I shall use this article by Ammara Khan to illustrate common flaws in Pakistani thinking about deterrence.
In short, an unofficial and undeclared nuclear arm race has nearly completed its first lap.
What race my dear? There is none. The Pakistanis want to race India but they can't and that is the simple fact.
The theory of deterrence, having a high status in strategic planning and existing more in belief than in reality, was styled in the early days of cold war. Conceptually, the theory of deterrence envisages a relationship between two adversaries in which the threat of unacceptable devastation due to a nuclear exchange prevents them from taking overt hostile actions. In support of deterrence philosophy a fearsome concept of Mutually Assured Destruction, most appropriately called MAD, was coined. According to MAD the capability of wrecking complete destruction upon each other can serve to restrain the hand from trigger. Analogically speaking, if two persons were carrying the same kind of guns with same number of bullets, they will never attempt to shoot at each other for fear of mutual destruction.
This is fine up to the last part - both sides have to be convinced that the other is armed with a weapon of equal calibre and that the opponents aim is atleast as good. There is a lack of appreciation on the Pakistani side for exactly how good India's aim is.
This, in essence, is the philosophy behind deterrence. Now the question, whether it can dovetail in the South Asian context in the twenty first century, is something that needs to be analyzed in detail. Primarily, the theory of deterrence was framed in the back drop of the cold war between two super powers. It was basically an equation between the two with no third factor. Nonetheless, South Asia, with two neighbouring nuclear powers with a third one perched on its periphery, i.e., China, is too complex for the simplistic presumptions of the deterrence theory.
This is just completely wrong. The US had to simulataneously face down two opponents the nuclear armed Chinese and the Soviets. The similarly the Soviets had to face down half a dozen opponents including the Chinese. The deterrence theory extends to more than one player.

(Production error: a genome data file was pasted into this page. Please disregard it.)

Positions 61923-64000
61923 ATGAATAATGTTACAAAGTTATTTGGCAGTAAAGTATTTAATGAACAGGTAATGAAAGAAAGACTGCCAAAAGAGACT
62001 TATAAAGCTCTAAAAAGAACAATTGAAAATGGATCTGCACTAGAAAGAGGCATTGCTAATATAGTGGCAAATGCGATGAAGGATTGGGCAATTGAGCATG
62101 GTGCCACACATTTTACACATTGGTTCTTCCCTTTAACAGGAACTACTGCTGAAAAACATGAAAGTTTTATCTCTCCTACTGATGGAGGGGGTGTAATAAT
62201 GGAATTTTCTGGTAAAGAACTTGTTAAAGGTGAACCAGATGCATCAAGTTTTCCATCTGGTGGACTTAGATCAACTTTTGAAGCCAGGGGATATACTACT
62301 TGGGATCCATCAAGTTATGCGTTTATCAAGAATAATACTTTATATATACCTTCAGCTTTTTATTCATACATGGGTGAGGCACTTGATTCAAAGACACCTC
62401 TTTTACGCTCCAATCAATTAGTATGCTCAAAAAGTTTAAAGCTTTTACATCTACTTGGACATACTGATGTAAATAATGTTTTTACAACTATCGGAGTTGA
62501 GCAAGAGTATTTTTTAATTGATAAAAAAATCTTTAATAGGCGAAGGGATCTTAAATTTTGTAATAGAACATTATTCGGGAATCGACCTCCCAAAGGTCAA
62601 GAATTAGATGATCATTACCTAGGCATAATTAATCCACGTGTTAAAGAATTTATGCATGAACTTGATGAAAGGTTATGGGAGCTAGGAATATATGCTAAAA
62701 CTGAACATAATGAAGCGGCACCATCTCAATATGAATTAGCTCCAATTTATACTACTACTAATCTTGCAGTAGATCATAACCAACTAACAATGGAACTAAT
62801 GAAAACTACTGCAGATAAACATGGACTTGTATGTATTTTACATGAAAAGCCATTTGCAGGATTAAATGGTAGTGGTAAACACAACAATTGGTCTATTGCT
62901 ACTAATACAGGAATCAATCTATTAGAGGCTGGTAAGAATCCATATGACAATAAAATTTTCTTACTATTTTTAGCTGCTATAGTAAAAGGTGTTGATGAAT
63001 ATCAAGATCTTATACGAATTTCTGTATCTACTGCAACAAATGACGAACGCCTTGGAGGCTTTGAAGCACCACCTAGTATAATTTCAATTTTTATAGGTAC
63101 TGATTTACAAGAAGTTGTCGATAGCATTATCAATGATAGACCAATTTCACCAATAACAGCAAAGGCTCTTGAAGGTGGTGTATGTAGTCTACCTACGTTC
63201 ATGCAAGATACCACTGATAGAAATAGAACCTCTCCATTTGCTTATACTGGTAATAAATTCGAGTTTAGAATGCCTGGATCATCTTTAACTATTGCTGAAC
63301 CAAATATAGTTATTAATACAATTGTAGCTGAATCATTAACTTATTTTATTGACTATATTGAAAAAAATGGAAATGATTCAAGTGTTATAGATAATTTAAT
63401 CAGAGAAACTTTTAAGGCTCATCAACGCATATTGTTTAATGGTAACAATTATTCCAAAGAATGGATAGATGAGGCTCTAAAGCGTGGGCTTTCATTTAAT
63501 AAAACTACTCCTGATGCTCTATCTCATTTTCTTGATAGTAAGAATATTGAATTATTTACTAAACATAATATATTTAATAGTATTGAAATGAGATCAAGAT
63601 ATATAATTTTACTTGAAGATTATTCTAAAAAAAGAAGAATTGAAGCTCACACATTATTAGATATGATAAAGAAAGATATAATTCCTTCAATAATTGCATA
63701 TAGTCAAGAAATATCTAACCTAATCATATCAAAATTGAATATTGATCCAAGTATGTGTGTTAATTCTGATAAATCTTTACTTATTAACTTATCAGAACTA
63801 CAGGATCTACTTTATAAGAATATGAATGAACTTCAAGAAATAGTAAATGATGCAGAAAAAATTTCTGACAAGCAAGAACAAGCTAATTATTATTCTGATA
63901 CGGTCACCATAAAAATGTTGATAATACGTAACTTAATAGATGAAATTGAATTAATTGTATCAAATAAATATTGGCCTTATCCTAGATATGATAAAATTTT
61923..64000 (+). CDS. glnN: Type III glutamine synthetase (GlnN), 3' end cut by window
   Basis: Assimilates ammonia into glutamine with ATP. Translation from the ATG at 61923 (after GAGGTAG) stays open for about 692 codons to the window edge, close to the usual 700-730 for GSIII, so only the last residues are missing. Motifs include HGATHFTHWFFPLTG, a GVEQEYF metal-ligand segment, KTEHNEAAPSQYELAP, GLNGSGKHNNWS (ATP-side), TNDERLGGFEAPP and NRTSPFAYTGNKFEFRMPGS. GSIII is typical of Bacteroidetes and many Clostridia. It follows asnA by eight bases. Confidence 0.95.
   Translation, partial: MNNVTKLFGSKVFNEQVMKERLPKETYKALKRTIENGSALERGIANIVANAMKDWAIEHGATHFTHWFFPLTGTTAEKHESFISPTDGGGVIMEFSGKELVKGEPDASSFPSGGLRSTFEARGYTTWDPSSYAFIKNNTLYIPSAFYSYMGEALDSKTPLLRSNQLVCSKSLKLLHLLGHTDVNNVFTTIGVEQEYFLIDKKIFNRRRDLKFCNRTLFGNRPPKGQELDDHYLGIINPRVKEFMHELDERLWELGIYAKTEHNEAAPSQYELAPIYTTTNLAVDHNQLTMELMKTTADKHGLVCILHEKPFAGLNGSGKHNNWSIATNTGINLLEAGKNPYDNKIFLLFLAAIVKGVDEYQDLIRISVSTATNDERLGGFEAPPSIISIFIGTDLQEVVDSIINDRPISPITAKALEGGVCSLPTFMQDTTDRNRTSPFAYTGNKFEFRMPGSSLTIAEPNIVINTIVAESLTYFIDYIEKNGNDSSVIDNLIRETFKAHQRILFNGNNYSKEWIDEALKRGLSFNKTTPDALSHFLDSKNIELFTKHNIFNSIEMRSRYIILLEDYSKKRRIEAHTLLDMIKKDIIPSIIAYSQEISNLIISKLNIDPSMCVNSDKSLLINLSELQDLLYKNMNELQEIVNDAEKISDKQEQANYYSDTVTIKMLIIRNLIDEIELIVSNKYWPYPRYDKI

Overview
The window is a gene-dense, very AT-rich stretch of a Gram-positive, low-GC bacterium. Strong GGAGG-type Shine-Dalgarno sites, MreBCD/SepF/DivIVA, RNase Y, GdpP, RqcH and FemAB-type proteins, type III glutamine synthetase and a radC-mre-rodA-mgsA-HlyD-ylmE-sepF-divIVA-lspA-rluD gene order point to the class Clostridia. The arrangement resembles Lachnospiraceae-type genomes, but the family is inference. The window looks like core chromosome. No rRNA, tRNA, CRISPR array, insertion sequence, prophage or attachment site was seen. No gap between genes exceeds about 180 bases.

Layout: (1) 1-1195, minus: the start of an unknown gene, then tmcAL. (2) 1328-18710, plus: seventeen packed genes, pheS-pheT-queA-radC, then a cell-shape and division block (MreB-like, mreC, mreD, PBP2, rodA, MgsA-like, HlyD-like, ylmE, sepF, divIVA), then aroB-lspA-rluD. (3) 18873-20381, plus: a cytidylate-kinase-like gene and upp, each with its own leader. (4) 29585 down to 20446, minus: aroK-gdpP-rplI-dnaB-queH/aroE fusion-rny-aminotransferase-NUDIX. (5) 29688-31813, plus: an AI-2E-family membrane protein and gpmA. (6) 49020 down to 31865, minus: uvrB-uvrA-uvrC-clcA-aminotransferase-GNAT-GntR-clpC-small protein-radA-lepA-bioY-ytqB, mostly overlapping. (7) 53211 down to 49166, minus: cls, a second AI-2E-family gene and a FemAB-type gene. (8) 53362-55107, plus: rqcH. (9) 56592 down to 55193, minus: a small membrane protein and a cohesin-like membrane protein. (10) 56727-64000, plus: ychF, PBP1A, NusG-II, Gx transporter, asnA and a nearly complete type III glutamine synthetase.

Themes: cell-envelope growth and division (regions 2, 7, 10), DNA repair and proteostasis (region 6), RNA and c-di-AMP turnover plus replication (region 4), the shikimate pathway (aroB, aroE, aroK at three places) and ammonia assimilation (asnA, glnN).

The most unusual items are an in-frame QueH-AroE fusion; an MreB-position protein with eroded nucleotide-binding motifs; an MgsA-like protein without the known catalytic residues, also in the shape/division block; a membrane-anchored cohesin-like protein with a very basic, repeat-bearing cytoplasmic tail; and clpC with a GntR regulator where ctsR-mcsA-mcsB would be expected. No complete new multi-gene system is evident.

For example, India not only based its venture in the nuclear sphere due to security concerns with regard to China, quite recently, spurred by the DF-5, DF-31, and DF-41 of China, it has sought to ramify it nuclear capability in various direction. Such ambitions of India create a natural anxiety in Pakistan and thus we too have to jump the bandwagon to restore the precarious balance of power. Far worse is the jolt that the 10 year defence accord between India and the US has inflicted on the region’s balance of power and the consequent apprehension in Pakistan.
Given the expense involved in these deterrence technologies, it is unclear why India should range systems against Pakistan that it has developed solely for use against China. Why will we waste a 100 kT warhead on a Pakistani city when we can use a 10 kT warhead to do the required damage. It gains us nothing.
Unless Pakistan chooses to field Chinese missile systems on its soil - target them at India - there is no reason for India to target Pakistan with its systems.
Another aspect of deterrence that needs to be analysed critically is whether the strategic arm parity is responsible for deterrence or is it simply the threat of inescapable consequences that act as deterrent. From Cuban missile crisis, where the philosophy of deterrence actually worked, it can be shown that it was not the superiority or inferiority in number of arms that restricted the two sides. The United States have a clear superiority over Russia, but it exercised a restraint. Why? Because it knew there was no way it could come unharmed out of a nuclear confrontation. This realization can be detected in the statement of Kennedy when he said to his advisor, “What difference does it (strategic balance) make? They have got enough to blow us up now any way”.